How it works

  • 3½ Floppy (A)
    Selecting this option will automatically copy the file that you right-clicked to your floppy drive A. Of course you should insert a floppy with sufficient disk space first, Send-To can’t insert it for you, it’s not that good. 
  • Desktop (create shortcut)
    Selecting this option will create a shortcut to this file on your desktop to make it a lot easier to access this file in the future by simply double-clicking the shortcut instead of having to dig for the file on your hard drive first. 
  • Mail Recipient
    Selecting this option will open up Outlook Express, pull up a new e-mail message window and automatically attach a copy of the selected file to the e-mail. All you do is enter the recipient and some text and you’re ready to send the file on its way. 
  • My Documents
    Selecting this option will automatically copy the selected file to your My Documents folder. 

This is a great way to save some steps and make it easier to perform those tasks. You probably begin to see how handy this can be. Of course the question that pops up is “How do I customize this Send-To menu to make it work better for me?” You’ll be surprised how easy it is.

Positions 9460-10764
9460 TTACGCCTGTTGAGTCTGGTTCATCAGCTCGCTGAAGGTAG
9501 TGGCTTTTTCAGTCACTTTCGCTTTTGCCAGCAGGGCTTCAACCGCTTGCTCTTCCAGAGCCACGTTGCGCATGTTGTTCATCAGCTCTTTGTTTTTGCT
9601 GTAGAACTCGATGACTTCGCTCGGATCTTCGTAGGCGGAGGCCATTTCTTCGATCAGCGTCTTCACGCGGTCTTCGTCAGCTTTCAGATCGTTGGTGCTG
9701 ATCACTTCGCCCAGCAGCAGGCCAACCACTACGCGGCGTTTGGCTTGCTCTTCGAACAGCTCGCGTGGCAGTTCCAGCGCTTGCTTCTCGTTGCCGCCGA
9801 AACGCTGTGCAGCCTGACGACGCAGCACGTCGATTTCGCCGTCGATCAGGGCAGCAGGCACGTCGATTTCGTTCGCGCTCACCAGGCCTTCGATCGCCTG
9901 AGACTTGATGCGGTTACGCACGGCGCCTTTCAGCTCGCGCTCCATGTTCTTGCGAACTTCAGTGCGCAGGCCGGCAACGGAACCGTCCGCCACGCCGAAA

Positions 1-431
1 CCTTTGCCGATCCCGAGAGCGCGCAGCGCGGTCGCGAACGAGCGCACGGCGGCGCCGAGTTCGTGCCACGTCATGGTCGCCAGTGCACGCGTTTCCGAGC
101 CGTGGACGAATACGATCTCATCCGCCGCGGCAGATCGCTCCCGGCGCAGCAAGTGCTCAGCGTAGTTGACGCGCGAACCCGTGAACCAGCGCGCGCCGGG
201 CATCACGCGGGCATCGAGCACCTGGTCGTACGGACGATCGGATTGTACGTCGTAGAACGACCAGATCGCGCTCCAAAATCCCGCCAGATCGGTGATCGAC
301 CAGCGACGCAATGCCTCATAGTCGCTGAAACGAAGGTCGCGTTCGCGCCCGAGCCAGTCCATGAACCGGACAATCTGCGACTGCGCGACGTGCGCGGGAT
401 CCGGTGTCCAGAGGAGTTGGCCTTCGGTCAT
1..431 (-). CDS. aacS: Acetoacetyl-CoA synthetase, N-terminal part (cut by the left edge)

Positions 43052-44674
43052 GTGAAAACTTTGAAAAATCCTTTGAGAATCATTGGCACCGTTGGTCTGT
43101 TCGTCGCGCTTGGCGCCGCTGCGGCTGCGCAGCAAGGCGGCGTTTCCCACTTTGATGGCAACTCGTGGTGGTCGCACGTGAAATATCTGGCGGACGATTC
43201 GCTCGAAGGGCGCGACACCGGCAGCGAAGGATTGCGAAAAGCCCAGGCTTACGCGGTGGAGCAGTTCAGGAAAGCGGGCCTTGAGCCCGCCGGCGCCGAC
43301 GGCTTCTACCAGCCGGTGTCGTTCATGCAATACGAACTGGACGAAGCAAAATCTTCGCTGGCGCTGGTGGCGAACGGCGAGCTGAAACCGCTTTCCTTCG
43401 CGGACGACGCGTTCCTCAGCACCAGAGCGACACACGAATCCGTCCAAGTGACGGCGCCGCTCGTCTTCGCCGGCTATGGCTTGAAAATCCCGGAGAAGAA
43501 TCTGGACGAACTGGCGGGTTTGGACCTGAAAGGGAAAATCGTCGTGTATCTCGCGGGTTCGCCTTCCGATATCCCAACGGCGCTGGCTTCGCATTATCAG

Customize the Send-To menu

Some programs that you install might add their own option to the Send-To menu. But you can add more yourself. Customizing the Send-To menu is very simple. All you need to do is create a shortcut to the application you want to use and drop it into a certain folder. To demonstrate this, let’s add an option for Notepad to the Send-To menu.

Open up Windows Explorer and find the following folder: C:\Windows\SendTo

You will notice that it contains a number of icons – the 4 described above and maybe more. To add the Notepad option, all you need to do is create a shortcut to the Notepad executable in this folder. To do that, right-click inside this SendTo folder, select New/Shortcut. Push the Browse button in the window that appears. In the resulting dialog box use the Look In drop down menu to select your C drive. Then double-click the Windows folder. Scroll through the list of files in this folder until you see a file called Notepad.exe. Highlight it and click Open which returns you to the Command Line of the first window. The command line should now look like this: C:\WINDOWS\NotePad.Exe. Click Next and give this shortcut a more pleasant name such as Notepad and click Finish.

Now you’ll see a new shortcut in your SendTo folder called Notepad. Select your C drive in Explorer, find the test file you created earlier, right-click on it and select Send-To. You will see now a new option called Notepad. Click it and the test file will automatically open in Notepad.

Think about the steps you saved. Normally you would have to click Start/Programs/Accessories/Notepad, then click File/Open, maneuver through the hard drive until you find the file in question, highlight it and open it. Now you can just right-click the file in Explorer or My Computer, select Send-To/Notepad and voila! – there it is!


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